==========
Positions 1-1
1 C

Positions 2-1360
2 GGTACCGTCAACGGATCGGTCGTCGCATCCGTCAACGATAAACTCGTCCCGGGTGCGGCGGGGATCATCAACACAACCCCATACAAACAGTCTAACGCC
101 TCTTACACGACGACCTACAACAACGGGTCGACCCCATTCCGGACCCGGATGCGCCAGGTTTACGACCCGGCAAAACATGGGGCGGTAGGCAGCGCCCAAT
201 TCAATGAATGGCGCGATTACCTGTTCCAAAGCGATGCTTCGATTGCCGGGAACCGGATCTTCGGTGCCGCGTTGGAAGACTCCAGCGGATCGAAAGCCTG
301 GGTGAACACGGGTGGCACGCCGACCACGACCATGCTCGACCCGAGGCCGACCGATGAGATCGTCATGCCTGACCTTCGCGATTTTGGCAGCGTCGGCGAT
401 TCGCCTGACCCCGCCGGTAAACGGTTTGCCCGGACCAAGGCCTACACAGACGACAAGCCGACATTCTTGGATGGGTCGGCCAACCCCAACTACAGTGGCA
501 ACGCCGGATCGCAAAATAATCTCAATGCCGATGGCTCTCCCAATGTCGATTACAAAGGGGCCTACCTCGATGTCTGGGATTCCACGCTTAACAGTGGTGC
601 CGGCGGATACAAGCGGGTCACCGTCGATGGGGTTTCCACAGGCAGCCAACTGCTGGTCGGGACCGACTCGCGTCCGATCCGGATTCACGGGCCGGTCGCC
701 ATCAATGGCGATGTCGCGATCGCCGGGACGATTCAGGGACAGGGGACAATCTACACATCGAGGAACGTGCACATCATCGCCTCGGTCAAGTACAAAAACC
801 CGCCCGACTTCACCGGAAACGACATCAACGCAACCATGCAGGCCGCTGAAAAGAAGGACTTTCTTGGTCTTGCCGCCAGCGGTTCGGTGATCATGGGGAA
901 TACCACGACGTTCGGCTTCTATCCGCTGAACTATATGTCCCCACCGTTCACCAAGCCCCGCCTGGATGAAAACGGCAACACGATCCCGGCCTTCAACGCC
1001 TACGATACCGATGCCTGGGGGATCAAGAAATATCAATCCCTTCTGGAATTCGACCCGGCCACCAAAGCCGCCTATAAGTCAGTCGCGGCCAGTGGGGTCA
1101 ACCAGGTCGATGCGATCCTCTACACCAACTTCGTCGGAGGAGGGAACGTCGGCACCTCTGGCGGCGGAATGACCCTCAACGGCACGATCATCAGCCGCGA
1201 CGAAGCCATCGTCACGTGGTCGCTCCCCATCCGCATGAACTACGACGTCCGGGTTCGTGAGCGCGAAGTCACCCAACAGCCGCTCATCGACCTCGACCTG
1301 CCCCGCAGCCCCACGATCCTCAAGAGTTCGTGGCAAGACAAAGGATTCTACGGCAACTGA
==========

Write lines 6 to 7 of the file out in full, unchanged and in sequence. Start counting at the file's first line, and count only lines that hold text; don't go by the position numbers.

201 TCAATGAATGGCGCGATTACCTGTTCCAAAGCGATGCTTCGATTGCCGGGAACCGGATCTTCGGTGCCGCGTTGGAAGACTCCAGCGGATCGAAAGCCTG
301 GGTGAACACGGGTGGCACGCCGACCACGACCATGCTCGACCCGAGGCCGACCGATGAGATCGTCATGCCTGACCTTCGCGATTTTGGCAGCGTCGGCGAT